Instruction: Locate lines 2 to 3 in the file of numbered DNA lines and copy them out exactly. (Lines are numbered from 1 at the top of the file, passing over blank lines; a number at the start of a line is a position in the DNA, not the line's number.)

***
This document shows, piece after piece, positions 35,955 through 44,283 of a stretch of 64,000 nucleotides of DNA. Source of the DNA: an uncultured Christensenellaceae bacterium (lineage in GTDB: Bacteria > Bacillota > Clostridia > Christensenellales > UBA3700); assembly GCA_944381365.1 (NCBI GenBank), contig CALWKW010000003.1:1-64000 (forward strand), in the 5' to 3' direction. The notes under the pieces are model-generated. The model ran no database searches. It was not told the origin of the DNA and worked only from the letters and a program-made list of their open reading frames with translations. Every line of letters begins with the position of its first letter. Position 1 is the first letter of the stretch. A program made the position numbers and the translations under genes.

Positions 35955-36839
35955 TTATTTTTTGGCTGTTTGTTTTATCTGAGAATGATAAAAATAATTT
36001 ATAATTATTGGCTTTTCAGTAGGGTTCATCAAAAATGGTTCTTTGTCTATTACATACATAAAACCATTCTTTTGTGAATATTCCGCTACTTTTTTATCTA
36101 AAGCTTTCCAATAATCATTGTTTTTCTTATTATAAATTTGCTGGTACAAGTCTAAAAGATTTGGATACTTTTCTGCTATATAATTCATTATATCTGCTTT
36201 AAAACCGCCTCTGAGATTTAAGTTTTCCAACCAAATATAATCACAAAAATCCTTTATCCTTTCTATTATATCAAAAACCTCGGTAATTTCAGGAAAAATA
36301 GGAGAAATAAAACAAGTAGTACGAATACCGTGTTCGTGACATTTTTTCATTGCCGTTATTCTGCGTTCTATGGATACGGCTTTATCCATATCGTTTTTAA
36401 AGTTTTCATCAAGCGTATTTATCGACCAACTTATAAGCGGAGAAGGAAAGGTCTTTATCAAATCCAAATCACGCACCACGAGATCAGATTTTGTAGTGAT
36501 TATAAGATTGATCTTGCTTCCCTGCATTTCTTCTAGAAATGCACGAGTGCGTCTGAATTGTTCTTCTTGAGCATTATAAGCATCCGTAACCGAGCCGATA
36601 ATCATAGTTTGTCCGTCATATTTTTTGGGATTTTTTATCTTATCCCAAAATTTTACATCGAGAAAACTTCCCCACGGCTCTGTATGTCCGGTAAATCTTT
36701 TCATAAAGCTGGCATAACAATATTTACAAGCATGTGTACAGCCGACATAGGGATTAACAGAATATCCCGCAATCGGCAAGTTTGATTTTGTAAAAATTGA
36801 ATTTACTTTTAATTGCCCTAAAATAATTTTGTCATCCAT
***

Positions 35955-36839
35955 TTATTTTTTGGCTGTTTGTTTTATCTGAGAATGATAAAAATAATTT